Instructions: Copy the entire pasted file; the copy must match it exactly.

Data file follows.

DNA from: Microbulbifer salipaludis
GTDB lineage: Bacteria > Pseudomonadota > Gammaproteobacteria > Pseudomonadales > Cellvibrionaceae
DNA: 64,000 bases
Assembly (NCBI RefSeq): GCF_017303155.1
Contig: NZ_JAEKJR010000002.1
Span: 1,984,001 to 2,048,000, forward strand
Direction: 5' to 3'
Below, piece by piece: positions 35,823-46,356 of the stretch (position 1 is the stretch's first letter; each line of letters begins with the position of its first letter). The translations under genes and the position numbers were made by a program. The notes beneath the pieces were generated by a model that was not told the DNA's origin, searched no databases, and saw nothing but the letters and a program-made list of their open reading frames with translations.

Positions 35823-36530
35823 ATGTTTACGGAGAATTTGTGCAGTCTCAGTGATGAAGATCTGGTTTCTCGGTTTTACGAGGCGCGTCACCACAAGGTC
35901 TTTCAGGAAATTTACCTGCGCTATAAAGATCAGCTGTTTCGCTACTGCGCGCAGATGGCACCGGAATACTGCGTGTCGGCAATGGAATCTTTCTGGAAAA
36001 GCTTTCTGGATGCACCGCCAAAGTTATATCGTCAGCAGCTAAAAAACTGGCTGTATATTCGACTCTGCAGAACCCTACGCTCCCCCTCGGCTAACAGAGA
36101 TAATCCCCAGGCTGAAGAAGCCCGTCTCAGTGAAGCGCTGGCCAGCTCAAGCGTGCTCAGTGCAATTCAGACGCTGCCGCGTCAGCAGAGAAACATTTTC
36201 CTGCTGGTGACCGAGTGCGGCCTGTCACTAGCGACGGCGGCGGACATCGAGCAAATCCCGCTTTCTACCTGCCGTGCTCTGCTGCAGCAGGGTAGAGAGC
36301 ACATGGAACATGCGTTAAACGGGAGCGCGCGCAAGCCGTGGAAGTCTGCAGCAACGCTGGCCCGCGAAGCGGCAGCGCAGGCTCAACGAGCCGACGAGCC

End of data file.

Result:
DNA from: Microbulbifer salipaludis
GTDB lineage: Bacteria > Pseudomonadota > Gammaproteobacteria > Pseudomonadales > Cellvibrionaceae
DNA: 64,000 bases
Assembly (NCBI RefSeq): GCF_017303155.1
Contig: NZ_JAEKJR010000002.1
Span: 1,984,001 to 2,048,000, forward strand
Direction: 5' to 3'
Below, piece by piece: positions 35,823-46,356 of the stretch (position 1 is the stretch's first letter; each line of letters begins with the position of its first letter). The translations under genes and the position numbers were made by a program. The notes beneath the pieces were generated by a model that was not told the DNA's origin, searched no databases, and saw nothing but the letters and a program-made list of their open reading frames with translations.

Positions 35823-36530
35823 ATGTTTACGGAGAATTTGTGCAGTCTCAGTGATGAAGATCTGGTTTCTCGGTTTTACGAGGCGCGTCACCACAAGGTC
35901 TTTCAGGAAATTTACCTGCGCTATAAAGATCAGCTGTTTCGCTACTGCGCGCAGATGGCACCGGAATACTGCGTGTCGGCAATGGAATCTTTCTGGAAAA
36001 GCTTTCTGGATGCACCGCCAAAGTTATATCGTCAGCAGCTAAAAAACTGGCTGTATATTCGACTCTGCAGAACCCTACGCTCCCCCTCGGCTAACAGAGA
36101 TAATCCCCAGGCTGAAGAAGCCCGTCTCAGTGAAGCGCTGGCCAGCTCAAGCGTGCTCAGTGCAATTCAGACGCTGCCGCGTCAGCAGAGAAACATTTTC
36201 CTGCTGGTGACCGAGTGCGGCCTGTCACTAGCGACGGCGGCGGACATCGAGCAAATCCCGCTTTCTACCTGCCGTGCTCTGCTGCAGCAGGGTAGAGAGC
36301 ACATGGAACATGCGTTAAACGGGAGCGCGCGCAAGCCGTGGAAGTCTGCAGCAACGCTGGCCCGCGAAGCGGCAGCGCAGGCTCAACGAGCCGACGAGCC